The Crisis in Musical Literacy
Posted by Peter Lawler
...as described by Little Steven/Sil. He’ll whack you if you don’t do your Dylan homework.
5:33 PM / November 21, 2007
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He can't whack you for not doing your homework. He can only be deeply disappointed. You'll still pass the class. The music that Van Zandt wants to teach kids plays in elevators now. Who doesn't know it? I am sick of hearing it. If this is our canon, mores the pity. It's like demanding that slang be the standard for the language. Who says this is good?
Let's see if Kate agrees. I'll raise Van Zandt to William Byrd, to Gustav Mahler, to Vaughan Williams, to Jean Redpath and Anna Netrebko,, to Gilbert and Sullivan, and Shakespeare....
Yes, I will certainly agree. Happy Thanksgiving, Robert!
A happy day to all.
My sister Terry outdid herself tonight, every single dish served was exceptional, absolutely exceptional. The only thing that could have made the day better was if the football games had been competitive.
I hope all of you enjoyed your Thanksgiving.
A few observations, lengthy as usual. 1) Van Zandt’s music/history curriculum probably isn’t very good. I’d rather leave the American history to those more likely to tell it via Jefferson, Adams, Marshall, Douglass, etc., than via Muddy Waters. But contrary to Lawler’s mocking, I wouldn’t mind a music-ed course that featured helpings of Dylan and Waters alongside more traditional music-ed fare. Anything is better than not trying to musically educate our young, and compared to suburban alt-rock and ghetto rap, Waters’ and Dylan’s music contains many forgotten subtleties—for today’s kids, it points more to the musical values of the past than to the wasteland that threatens us tomorrow.
2) The real musical illiteracy issue is not whether we have a common radio soundtrack, which is what Van Zandt longs for, but whether we have the rudiments of a common musical language. Can we get together, be handed a piece of choral music, and decently sing? Most of us cannot. We have parlors without pianos, front-porches without guitars, even night-clubs without musicians. THAT is the musical illiteracy problem. Life becomes less musical, despite the amazingly diverse/broad/hip Ipod personal soundtracks some of us cart around, and despite hearing Elvis or even rare Billie Holiday sides while we shop.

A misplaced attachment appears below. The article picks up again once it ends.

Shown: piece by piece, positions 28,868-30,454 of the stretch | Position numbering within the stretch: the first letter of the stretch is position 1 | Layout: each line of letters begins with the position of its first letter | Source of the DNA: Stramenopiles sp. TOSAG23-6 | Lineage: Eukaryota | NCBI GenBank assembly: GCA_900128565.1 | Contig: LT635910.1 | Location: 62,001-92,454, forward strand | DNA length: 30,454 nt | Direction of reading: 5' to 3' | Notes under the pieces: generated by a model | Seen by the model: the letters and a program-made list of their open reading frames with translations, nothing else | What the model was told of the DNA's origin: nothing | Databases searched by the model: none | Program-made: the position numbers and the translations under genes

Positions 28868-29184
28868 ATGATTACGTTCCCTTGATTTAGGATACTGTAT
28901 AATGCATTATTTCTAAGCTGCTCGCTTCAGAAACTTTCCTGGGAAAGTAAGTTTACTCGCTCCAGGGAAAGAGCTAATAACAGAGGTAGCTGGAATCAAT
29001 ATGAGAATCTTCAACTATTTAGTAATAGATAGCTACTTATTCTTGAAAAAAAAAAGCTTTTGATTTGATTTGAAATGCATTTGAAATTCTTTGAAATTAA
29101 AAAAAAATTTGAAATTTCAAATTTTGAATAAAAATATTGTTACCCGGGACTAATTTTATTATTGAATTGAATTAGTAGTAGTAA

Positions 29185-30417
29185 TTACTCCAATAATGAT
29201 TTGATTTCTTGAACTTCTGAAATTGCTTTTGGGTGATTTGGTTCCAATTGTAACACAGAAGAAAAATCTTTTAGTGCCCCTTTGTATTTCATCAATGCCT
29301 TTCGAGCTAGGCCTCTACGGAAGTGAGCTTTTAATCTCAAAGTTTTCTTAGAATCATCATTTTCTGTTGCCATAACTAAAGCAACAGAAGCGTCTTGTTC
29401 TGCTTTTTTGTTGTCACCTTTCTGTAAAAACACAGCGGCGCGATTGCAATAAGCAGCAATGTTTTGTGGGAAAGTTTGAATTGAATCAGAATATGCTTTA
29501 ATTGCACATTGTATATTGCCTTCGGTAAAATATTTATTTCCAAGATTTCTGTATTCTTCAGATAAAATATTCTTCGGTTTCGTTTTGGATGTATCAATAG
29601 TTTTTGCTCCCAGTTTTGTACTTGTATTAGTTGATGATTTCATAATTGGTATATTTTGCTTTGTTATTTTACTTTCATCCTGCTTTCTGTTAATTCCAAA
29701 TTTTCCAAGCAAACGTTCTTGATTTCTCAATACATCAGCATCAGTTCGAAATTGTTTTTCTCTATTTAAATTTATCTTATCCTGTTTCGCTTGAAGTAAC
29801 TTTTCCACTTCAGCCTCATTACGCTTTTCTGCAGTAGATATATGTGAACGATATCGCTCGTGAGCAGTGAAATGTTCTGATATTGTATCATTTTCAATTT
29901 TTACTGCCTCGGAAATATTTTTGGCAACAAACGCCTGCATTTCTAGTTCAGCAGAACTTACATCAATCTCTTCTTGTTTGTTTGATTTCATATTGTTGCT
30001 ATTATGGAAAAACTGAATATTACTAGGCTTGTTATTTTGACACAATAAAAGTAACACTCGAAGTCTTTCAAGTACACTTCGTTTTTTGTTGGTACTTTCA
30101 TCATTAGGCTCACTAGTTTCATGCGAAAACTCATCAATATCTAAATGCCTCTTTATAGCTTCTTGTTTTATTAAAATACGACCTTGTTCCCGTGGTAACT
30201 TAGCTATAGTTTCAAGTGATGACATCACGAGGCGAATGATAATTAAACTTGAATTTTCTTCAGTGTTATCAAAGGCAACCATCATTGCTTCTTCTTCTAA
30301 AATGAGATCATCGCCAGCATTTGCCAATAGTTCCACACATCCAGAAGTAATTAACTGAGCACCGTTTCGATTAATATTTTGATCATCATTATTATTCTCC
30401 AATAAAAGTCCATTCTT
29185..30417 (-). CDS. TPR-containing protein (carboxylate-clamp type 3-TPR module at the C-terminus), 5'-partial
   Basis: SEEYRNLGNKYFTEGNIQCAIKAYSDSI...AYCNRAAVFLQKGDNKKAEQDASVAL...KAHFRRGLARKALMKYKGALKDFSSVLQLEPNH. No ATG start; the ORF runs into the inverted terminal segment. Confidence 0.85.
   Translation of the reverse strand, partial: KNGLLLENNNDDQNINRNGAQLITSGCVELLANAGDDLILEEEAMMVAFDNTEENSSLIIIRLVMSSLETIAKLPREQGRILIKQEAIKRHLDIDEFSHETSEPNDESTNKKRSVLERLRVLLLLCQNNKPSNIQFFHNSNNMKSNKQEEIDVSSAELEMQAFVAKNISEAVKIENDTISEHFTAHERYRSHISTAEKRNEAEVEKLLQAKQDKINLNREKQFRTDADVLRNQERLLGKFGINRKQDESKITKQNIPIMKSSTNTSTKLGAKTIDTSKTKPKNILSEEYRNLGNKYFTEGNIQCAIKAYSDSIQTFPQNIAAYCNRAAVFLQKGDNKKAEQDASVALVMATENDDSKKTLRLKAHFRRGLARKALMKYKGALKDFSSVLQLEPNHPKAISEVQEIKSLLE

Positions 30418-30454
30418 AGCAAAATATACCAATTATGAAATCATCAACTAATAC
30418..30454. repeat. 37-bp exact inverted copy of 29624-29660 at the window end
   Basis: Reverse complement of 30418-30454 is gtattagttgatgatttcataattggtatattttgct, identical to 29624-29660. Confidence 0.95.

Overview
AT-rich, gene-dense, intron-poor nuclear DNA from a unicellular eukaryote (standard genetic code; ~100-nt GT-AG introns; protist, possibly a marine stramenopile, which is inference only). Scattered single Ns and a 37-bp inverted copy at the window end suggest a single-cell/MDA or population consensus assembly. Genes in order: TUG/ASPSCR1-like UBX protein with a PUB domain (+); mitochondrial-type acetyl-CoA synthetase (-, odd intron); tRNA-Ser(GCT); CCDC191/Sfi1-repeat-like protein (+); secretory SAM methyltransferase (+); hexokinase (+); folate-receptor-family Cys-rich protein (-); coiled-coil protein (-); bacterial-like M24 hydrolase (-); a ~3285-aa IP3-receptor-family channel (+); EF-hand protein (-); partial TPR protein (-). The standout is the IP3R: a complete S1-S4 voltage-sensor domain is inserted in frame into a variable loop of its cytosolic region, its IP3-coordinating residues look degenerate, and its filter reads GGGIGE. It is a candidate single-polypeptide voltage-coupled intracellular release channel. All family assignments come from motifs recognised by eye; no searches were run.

3) From 1920 to about 1980 or 1990, a common pop-music experience was available, particularly in America. Yes, it was “segregated,” along racial and along rural v. urban lines, but with a flip of the dial, one could hear the whole gamut of what America was listening to. For reasons cultural and commercial, this experience became fragmented during the 70s-90s, and has remained so. Who’s to blame? Well, Brooks makes a nod in the direction of it being the fault of white middle-class suburbanites shunning black music, but this really is a tired story line. Yes, the musical segregation that hard-rock dominated AOR radio of the 70s and 80s encouraged was regrettable, but that’s hardly the whole story. The fact that blacks themselves turned against Afro-American musical values, that precious few of our current black performers could make a Motown-quality recording if their life depended on it, is the story that no-one wants to tell. Rap’s unprecedented stylistic run of twenty-five years--“fresh” it ain’t--and its defacto surrender to the gangsta-identity scam has more than a wee bit to do with the suburbanite retreat into alt-rock. But maybe, just maybe, some fault for this, beyond the changing patterns of commerce, lies with the capital R rock stars themselves. Van Zandt mentions that if the Stones came along today, they wouldn’t make it, given the lack of a common radio market. (This of course ignores the fact that Chess-style R+B isn’t new and exciting in 2007 the way it was in 1963-Anglo-land) But the Stones were among those who taught us that “pop” appeal was corrupt, that the correct stance was to care less if your authentic music sold records or not. And this authenticity quickly became about a hell of a lot more than being an R+B purist, but about a whole “Get Off of My Cloud” youth identity/hedonism. If you were a young white rebel in 65 and 66, you didn’t listen to the latest Stones song and say, “Gee, is that disc better than the new one from (insert random mid-60s top-forty artist here)? Which should I purchase for the dance-party?” No, you said, “These guys speak to where I’m coming from. I don’t give a shit about critics pointing out that Mick’s singing is inferior to most of the Motowners, Stax-ites, let alone the Nashville-ans or the Basie/Sinatra set. I’m a Stones kinda man, and get offa my cloud!” It was now as much about IDENTITY as anything else, and so OF COURSE the pop-charts had to fragment. No “rebels” were going to sit around and let the aristocrats of rebel-dom(the rock stars) define their rebellion indefinitely. Especially the rebels of each new generation. Things like punk-rock, and “being hard-core” in whatever genre, were bound to happen. And now, in 2007, we can all be cooler than the next guy with our own designer I-pod soundtrack identity, and boo-hoo, the Stones couldn’t make it now. Actually, to some extent I join in the boo-hoo, even if the real tragedy is that an Ellington couldn’t make it now, but the point is that the Stones, and yes, admit it, Springsteen also, taught us all too well how to play the music-identity game. If we can ever get back to the supposedly shallow attitude of “what performer, or what recording, will please us better at the dance,” then the fragmentation that dismays Van Zandt can be partially mended. But can we let go of our egos and identities enough to do so?